Spiritual Assessments

Spiritual Assessments

If the only tool in your toolbox is a hammer,
every problem will look like a nail.
~Asian Proverb

Prior to this year, I hadn't done a single spiritual assessment. Previously, I had only been doing what I know now to be just a basic spiritual screening. In fact, other than basic topics of afterlife and perhaps the Rainbow Bridge, I generally didn't ask about faith or openly discuss religion. My thinking was while it might help one client it might be offensive to another. As a matter of fact, this turns out to be completely true. As one of my members commented to me: 

"Part of the reason I haven't been to the sessions is that they often (but not always) seem to take a spiritual approach to coping with death, and that's something I haven't been able to relate to for decades.

There isn't much I can say to someone who is talking about being reunited with their companions after death as that's not an expectation I have, which in some ways I think makes grieving more difficult."

For all the good that I provided some members, at the same time this member felt uncomfortable and ostracized because of the heavy Christian religious references and conversation that we were having that day. 

One of my lessons from this encounter was to have a better method of screening and assessing my client's religious and spiritual needs. To do this, I'm going to start asking basic spiritual questions as part of my standard intake process. I'm not going to call it a spiritual assessment though. I'm basically looking for their beliefs, their history and upbringing with religion, how important it is to them, if they would take offense to talking about spirituality and the afterlife, if they are in moral/spiritual distress or struggle, and if they have any immediate pressing spiritual needs. If they are, I can then setup a time to chat privately with them to create a spiritual care treatment plan.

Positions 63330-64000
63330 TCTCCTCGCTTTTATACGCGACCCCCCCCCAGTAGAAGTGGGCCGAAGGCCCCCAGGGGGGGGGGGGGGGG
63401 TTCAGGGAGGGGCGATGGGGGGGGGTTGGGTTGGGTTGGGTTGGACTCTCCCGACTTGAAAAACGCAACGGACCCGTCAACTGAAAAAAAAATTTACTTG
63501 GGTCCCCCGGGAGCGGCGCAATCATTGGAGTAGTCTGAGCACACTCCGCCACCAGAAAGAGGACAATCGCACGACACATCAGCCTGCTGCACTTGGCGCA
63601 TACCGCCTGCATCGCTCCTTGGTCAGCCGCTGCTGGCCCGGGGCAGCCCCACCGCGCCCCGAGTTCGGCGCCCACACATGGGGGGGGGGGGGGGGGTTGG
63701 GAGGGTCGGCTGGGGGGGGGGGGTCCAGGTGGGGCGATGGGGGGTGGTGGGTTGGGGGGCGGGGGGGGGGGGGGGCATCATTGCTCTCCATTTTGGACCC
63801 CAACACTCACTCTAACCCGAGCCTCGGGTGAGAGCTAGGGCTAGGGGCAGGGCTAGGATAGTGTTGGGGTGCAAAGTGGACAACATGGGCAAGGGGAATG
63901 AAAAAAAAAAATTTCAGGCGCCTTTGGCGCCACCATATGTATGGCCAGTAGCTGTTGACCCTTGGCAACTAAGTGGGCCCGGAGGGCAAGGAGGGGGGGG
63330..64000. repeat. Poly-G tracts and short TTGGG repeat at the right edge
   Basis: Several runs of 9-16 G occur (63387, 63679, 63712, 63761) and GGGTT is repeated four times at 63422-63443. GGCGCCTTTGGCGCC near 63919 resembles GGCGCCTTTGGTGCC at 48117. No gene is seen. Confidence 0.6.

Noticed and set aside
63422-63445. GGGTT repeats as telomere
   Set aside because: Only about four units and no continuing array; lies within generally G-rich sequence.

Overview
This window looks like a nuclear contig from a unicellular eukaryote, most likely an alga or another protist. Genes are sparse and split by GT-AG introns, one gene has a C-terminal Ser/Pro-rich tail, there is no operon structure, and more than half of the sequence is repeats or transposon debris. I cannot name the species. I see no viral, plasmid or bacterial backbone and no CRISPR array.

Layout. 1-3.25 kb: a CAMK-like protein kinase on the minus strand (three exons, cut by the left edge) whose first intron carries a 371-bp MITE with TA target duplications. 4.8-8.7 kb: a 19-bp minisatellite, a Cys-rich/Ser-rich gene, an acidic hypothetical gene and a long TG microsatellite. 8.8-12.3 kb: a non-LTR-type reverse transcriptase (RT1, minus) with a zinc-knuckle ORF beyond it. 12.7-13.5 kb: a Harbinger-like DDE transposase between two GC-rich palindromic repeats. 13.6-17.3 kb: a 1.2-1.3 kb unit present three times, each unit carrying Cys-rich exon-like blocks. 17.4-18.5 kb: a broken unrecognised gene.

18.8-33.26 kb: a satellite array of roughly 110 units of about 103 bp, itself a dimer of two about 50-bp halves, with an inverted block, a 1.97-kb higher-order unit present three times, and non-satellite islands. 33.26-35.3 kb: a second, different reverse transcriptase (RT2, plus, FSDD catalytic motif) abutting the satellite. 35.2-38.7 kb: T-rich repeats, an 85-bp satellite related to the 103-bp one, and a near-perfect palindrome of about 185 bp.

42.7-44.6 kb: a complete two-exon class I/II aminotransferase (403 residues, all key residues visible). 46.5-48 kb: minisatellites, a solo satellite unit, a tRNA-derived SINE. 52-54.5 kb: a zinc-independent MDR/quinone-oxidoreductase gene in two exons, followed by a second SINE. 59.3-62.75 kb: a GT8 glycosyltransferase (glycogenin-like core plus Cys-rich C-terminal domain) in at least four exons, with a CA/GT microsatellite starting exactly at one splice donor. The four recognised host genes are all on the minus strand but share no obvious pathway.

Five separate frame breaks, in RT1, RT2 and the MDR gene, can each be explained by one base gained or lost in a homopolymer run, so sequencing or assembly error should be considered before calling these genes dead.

However, for the time being, I have begun to talk more openly about spiritual matters anyway and to allow for a more open discussion of them in my online groups. I still believe it is a very necessary and comforting thing to do. My possible solution is just to properly assess and distribute them into like-minded groups based on some basic core beliefs, or perhaps to blatantly ask if that is something that would offend. As we grow in membership, this will become easier to do.

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